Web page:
Moreover, Holliday’s committee completely ignored a serious problem with their analysis: of the indirect costs paid from university coffers, a substantial proportion (as much as 54%; 4) relates neither to NIH nor to other federal grants. Instead, much of the shortfall relates to grants from foundations and other private sources, most of which pay indirect costs at substantially lower rates than the federal government (4). Is it likely that the American Cancer Society, the American Heart Association, and other private funders will heed the NRC’s delicately phrased request that they “strive to pay the full costs of research projects . . . they procure from research universities”? No. Will universities refuse their grants, even when the indirect cost reimbursements remain inadequate? No.

In any case, how can the NRC committee assert so unequivocally that sources outside the university must pay all research costs? Shouldn’t a research university contribute some of its own money? Indeed it should, for excellent reasons:

  • The prowess and accomplishments of a research university’s investigators substantially enhance its reputation, attracting students and alumni donations.
  • Creating, imparting, and implementing knowledge are closely connected, each activity increasing the others’ quality. Universities derive great benefits from connecting teaching, research, and community service, such as medical care.
  • Universities already make every possible effort to enhance efficiency and reduce actual indirect costs. Paying indirect costs from funds previously allocated to laboratories will certainly diminish research, without increasing efficiency.

Finally, how did the NRC panel manage to come up with this perverse, short-sighted recommendation? The simple answer: recommendation six directly reflects the ignorance and prejudices of this panel’s 20 members, who included a retired Du Pont CEO as chair, plus seven other business people; ten university administrators (presidents, chancellors, etc.); and two working scientists (5). With only two of 20 members engaged in actual science, the panel bills the indirect cost issue as a business calculation to clinch a lucrative bargain for universities: “If the government covers the full costs of research it procures, universities will be able to hold steady or reduce the amount of research funding they contribute from other sources, such as tuition revenue or patient clinical fees.” But championing this calculation lays bare a shameful fact: the NRC panel doesn’t know where research money comes from or how low indirect cost reimbursements paid by private funders of research can be. Among prestigious university presidents and captains of industry, such ignorance betrays serious deficits of both curiosity and business sense. Luminaries like these should know better.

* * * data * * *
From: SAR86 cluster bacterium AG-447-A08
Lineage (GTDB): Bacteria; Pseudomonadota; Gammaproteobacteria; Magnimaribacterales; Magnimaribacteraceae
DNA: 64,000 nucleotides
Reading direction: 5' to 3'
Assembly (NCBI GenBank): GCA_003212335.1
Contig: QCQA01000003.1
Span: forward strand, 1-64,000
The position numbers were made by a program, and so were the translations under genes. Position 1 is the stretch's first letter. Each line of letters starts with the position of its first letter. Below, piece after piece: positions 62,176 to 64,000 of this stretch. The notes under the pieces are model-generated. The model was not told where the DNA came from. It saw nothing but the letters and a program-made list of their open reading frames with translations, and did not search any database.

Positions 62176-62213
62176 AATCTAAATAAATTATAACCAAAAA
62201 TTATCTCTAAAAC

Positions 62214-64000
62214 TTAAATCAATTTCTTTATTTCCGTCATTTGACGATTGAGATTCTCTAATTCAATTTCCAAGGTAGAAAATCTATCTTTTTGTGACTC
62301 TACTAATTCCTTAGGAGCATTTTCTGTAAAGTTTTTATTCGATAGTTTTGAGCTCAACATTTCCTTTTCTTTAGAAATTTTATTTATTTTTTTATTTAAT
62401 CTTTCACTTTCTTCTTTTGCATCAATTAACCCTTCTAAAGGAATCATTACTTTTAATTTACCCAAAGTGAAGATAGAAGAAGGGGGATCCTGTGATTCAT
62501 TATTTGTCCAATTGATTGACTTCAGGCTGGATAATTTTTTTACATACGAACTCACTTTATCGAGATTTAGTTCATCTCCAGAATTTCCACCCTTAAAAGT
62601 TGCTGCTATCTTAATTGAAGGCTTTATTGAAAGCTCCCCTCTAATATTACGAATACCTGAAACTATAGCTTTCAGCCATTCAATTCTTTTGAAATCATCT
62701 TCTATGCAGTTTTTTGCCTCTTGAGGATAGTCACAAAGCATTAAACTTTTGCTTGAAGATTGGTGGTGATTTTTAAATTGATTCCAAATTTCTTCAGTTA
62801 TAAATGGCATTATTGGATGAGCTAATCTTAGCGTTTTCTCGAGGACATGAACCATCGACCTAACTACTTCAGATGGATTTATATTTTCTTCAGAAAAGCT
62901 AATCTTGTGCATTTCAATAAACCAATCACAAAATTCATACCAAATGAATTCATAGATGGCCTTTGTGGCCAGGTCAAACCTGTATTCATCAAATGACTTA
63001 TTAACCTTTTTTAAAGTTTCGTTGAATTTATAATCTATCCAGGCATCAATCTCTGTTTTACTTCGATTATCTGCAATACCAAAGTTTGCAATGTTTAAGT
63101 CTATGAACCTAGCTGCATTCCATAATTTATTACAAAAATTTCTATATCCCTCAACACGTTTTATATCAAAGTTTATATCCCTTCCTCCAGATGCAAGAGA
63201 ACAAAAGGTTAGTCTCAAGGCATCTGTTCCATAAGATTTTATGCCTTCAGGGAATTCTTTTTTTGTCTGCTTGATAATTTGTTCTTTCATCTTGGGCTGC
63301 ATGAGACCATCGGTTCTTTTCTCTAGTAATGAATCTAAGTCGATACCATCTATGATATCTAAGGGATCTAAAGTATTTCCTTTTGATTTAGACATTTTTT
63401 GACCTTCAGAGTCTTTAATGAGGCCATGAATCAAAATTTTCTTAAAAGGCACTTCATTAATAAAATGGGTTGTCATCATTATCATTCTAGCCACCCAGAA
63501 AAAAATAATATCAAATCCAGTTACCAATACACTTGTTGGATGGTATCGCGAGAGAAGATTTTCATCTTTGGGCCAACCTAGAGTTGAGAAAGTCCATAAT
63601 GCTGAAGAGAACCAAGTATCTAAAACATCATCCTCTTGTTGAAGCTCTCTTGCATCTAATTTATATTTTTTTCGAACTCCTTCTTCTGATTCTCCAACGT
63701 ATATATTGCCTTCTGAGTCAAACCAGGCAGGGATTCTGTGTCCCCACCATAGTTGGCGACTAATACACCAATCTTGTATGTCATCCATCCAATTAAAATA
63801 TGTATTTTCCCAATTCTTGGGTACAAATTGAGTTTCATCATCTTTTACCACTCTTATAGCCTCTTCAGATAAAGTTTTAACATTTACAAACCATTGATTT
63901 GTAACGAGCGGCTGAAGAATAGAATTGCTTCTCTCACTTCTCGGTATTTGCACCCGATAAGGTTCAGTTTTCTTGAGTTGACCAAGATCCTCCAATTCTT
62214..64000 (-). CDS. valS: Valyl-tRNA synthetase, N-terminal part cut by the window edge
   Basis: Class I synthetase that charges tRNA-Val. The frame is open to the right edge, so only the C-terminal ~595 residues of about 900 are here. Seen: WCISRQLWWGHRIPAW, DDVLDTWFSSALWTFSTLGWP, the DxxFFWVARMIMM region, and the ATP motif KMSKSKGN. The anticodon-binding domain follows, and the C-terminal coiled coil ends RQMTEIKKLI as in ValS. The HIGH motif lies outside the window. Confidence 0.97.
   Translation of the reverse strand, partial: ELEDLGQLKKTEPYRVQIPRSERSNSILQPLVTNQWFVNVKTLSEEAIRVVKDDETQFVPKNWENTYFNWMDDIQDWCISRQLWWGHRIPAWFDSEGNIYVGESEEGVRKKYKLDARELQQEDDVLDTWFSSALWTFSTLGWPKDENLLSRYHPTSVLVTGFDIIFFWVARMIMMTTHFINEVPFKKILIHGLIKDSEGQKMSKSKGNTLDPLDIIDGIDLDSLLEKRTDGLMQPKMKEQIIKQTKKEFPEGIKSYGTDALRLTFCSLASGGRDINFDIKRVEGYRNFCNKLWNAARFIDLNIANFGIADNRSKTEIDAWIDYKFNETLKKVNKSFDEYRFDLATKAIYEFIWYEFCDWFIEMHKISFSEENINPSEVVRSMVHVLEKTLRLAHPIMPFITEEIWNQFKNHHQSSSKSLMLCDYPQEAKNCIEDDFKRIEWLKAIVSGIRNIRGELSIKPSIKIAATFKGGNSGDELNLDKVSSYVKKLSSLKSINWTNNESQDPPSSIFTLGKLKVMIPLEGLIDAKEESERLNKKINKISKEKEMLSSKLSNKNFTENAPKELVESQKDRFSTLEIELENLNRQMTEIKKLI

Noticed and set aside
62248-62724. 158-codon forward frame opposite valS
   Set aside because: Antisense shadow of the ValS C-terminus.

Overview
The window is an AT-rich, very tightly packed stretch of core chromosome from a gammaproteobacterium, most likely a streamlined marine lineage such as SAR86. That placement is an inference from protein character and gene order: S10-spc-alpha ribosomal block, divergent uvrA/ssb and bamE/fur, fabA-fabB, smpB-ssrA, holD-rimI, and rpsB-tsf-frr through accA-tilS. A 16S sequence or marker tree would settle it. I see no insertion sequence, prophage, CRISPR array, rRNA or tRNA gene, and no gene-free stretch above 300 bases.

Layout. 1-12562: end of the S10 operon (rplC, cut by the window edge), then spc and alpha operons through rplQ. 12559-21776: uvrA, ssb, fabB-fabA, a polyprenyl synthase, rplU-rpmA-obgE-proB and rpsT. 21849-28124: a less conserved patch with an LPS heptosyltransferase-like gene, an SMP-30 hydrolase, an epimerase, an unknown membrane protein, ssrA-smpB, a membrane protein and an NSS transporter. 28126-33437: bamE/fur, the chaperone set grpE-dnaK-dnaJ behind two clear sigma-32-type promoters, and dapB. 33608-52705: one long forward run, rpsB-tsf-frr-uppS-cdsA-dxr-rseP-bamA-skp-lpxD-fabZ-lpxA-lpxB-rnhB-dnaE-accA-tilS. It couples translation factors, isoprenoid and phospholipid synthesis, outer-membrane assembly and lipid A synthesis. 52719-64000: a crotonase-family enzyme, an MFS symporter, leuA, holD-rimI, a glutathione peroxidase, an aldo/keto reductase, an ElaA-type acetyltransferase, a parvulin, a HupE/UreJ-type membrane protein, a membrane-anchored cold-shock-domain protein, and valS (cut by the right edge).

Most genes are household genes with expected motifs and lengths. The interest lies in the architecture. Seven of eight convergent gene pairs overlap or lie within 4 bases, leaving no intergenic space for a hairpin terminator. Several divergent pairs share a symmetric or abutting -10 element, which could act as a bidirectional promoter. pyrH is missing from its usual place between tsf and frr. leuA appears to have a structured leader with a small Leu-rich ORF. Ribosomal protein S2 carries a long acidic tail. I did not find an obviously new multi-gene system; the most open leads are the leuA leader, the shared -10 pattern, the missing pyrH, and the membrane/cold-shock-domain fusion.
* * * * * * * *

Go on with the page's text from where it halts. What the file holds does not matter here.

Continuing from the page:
To explore the NRC panel’s prejudices, I’d like to hear it answer (honestly) these questions: Are business and academic research essentially equivalent activities, best managed in identical ways? Does research funding simply purchase a product that can easily be predicted and quantified? Why did the panel ignore the cherished benefits research bring to universities, the non-government private sources that support academic research, and the impossibility of getting more research for less money?

Now let’s return to Vermeer’s painting. Of course the artist cannot have known that his 17th century procuress, harlot, and john would reincarnate in the 21st century as key players in the US biomedical enterprise: respectively, as research universities, academic biomedical scientists, and the NIH. And in his wildest dreams Vermeer could not have imagined the identity of the reincarnated fop, with his lifted glass and foolish simper. His painting suggests a brothel tout in cahoots with the procuress, a tout who surely shares her cynical disregard of what either harlot or john will get from their transaction. Now, in the 21st century, his fop has unmistakably reincarnated himself as . . . none other than the NRC panel responsible for recommendation six! Precisely the kind of person, we now see, who could berate a spendthrift procuress for paying part of the rent for the brothel room from her own funds, and insist instead that the entire rent come out of the john’s fee, which (so he says) will not increase. He would think it’s fine for the poor harlot to get less money for her performance, because the procuress gets extra dollars to spend on something else. Besides, a harlot’s heart of gold allows her to perform just as well, whether she is paid or not. Are scientists’ hearts not made of similar stuff?

Shame on the NRC for appointing this panel! Somewhere, surely, it could have found 20 individuals less ignorant and disdainful of the purpose, practice, and funding of biomedical research—and, by extension, all science? If not, our society’s movers and shakers are hardly better informed than its poorest untutored dregs.